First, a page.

CPPR Chairman Dr D Dhanuraj comments in a article written in the Hindu on the proposed semi-high-speed rail corridor project (named Silver Line)
The Kerala Rail Development Corporation (KRDCL) is confident that the ₹66,405-crore Thiruvananthapuram-Kasaragod semi-high-speed rail corridor project (named Silver Line) for which year 2024 has been set as the deadline, will be economically feasible and attain operational break-even, within 10 years of being commissioned.
Of the total cost of the 532-km project, around 50% will be loan at less than 1% interest from multilateral lending agencies such as KfW, AIIB (Asian Infrastructure Investment Bank), JICA (Japan International Cooperation Agency), or ADB (Asian Development Bank). Repayment is assured since there will be a rate of return of 8.1% on the investment. The balance amount will be raised from equity and (subordinate) debt from from the State and Central governments, apart from other sources, said V. Ajith Kumar, managing director of KRDCL.
On whether the ticket fare of ₹2.75 per km will be increased, he said there could be a yearly escalation of approximately 7.50%. “This is affordable even for people who travel by car or SUV, for which approximately ₹10 will have to be spent per km on fuel, wear and tear etc. This will be apart from lessening of north-south commuting time from 12 hours by different modes of transport to four hours by Silver Line. Driver fatigue too can be done away with.”
To a question on doubts about the economic feasibility of the Mumbai-Ahmedabad high-speed corridor, he said its project cost and ticket fare for a comparable distance would be double that of Silver Line. The Kerala project will also usher in transit-oriented development (TOD) in the vicinity of 10 major stations and 27 feeder/aggregate stations en route. The TOD will, in turn, maximise non-fare-box revenue. Special trains will operate between the feeder stations, to collect commuters and ferry them to Silver Line stations. These feeder trains will have more space for commuters than regular trains, Mr. Ajith Kumar said.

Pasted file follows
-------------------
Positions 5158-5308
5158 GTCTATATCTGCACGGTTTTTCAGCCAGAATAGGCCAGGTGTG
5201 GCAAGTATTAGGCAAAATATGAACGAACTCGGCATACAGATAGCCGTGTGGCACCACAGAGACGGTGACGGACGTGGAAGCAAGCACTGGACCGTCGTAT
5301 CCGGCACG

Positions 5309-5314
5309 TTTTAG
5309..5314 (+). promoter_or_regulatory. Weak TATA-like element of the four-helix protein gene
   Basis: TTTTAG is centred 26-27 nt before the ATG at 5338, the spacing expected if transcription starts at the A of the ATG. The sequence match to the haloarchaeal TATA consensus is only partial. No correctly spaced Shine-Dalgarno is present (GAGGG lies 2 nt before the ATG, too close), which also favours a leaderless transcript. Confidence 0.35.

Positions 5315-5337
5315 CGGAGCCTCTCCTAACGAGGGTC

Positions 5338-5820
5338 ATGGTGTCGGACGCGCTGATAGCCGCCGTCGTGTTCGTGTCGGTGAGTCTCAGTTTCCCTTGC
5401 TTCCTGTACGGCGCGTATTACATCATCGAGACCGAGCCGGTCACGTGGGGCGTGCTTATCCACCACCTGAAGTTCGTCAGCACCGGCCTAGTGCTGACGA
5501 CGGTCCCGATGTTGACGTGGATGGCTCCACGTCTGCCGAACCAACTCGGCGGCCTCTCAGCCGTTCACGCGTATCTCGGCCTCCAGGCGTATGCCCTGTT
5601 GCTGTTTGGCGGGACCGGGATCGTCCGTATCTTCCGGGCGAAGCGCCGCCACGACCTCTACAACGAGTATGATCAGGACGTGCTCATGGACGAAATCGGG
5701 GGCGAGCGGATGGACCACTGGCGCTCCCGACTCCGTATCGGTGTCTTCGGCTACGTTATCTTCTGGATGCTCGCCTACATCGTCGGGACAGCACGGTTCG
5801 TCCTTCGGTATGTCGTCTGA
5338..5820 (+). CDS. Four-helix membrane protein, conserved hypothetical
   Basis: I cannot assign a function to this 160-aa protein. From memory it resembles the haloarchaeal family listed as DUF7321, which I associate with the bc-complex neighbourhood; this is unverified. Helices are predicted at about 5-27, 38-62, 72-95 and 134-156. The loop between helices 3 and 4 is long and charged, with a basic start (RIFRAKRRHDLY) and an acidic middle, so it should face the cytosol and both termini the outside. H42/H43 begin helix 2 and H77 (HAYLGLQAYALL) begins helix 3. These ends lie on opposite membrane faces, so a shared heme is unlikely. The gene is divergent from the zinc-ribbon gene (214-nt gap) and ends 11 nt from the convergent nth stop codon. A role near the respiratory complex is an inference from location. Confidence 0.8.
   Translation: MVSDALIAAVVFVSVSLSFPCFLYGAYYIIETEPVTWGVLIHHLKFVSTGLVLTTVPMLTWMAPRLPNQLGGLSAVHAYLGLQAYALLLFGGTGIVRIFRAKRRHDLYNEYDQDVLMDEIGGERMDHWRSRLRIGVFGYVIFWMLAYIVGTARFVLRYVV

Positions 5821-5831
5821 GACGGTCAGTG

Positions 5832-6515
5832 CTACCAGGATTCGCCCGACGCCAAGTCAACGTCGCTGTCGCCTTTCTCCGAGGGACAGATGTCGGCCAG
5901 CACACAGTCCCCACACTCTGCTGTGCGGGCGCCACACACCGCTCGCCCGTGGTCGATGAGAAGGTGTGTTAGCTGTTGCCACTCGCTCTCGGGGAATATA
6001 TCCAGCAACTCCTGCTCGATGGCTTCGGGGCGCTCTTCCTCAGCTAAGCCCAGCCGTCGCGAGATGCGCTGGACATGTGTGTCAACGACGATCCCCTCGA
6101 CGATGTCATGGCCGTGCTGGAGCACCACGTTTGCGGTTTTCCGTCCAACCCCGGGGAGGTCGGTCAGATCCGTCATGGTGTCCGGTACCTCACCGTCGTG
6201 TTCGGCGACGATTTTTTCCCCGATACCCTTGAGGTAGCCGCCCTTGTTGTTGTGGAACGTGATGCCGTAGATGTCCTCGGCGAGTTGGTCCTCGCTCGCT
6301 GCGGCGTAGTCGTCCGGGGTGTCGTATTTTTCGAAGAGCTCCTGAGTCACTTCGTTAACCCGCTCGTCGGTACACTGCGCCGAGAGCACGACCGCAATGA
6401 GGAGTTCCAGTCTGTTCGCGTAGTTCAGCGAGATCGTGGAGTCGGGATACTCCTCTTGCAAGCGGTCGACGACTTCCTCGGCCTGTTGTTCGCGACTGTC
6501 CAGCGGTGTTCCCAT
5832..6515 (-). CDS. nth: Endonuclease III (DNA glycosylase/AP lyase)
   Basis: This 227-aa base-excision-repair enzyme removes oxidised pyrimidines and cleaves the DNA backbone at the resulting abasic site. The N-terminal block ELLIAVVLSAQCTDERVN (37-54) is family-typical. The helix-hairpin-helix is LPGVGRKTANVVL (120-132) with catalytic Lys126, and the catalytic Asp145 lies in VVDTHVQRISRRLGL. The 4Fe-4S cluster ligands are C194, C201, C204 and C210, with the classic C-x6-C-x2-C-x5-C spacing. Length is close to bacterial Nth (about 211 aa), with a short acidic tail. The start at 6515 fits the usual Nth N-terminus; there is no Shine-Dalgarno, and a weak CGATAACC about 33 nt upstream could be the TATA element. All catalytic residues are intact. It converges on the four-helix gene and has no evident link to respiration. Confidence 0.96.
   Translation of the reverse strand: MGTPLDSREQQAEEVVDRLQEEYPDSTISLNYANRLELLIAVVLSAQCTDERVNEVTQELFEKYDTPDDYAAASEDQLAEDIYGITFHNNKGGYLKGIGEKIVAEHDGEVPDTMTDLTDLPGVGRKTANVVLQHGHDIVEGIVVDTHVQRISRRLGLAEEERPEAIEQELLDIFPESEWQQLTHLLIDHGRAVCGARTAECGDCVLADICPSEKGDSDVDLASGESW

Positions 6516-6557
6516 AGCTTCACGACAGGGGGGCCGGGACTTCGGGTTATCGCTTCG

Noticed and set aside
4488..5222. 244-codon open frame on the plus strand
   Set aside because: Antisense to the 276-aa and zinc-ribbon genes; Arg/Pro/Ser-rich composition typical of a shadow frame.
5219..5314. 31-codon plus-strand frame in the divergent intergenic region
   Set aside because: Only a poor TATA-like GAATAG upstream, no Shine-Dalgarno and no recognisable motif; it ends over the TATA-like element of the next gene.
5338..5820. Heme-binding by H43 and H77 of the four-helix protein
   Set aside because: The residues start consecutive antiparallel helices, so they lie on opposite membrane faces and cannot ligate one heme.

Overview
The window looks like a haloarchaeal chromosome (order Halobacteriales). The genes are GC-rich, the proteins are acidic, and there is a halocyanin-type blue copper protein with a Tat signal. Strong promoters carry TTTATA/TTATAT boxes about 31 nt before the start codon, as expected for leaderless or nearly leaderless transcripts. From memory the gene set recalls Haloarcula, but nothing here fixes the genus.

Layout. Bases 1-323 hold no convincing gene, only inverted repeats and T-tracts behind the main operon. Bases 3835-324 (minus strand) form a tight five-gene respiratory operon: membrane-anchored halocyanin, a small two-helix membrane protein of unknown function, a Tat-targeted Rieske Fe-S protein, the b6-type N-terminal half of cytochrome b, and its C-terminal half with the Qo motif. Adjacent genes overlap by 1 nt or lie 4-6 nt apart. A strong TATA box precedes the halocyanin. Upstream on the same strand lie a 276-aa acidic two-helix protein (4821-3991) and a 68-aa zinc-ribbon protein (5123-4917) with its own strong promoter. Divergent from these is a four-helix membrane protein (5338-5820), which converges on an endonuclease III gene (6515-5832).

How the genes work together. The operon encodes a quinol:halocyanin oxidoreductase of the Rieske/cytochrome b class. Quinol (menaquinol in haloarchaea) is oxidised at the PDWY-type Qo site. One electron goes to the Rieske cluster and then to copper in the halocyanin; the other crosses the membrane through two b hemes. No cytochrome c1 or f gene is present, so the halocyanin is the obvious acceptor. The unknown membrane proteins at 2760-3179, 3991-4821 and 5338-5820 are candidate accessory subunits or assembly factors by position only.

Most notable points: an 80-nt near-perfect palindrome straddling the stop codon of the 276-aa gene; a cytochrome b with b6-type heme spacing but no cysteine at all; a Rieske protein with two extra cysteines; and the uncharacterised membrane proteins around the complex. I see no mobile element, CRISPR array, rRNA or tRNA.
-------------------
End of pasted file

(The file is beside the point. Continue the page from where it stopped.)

Sceptics and supporters of the project
There are some like D. Dhanuraj, chairman of city-based think tank Centre for Public Policy Research (CPPR), who are sceptical of the project. “I am not against the project. But passenger patronage is number (volume) driven. Many changes will happen in our lives in the coming years with the introduction of 5G, 3D printing, etc…”
“I wish the railway track doubling through Kottayam and Alappuzha is completed at the earliest and steps taken to improve the speed to over 100 kmph. Issues such as slow-moving trains can be overcome if a fraction of the cost of the mega project is spent on straightening curves, introducing automatic signalling, etc., in the existing railway corridor. For this, both Railways and the State must come up with pro-active measures,” Mr. Dhanuraj said.
There are others such as Rittu Jacob who are awaiting the commissioning of the Silver Line rail project. “People would prefer to live in less-expensive towns such as Kottayam, Alappuzha, and Thrissur and and travel to work in Kochi, since the State is planning an integrated station at Infopark for Silver Line and Kochi Metro,” he said.
Commuters from other districts will opt for Silver Line if the fare is advantageous as compared to investing in a house in Kochi. Already over half of Kochi residents are from other districts, said Mr. Jacob.
This article was published in the Hindu on November 10, 2019 Click here to read
Click here to read the comment by D Dhanuraj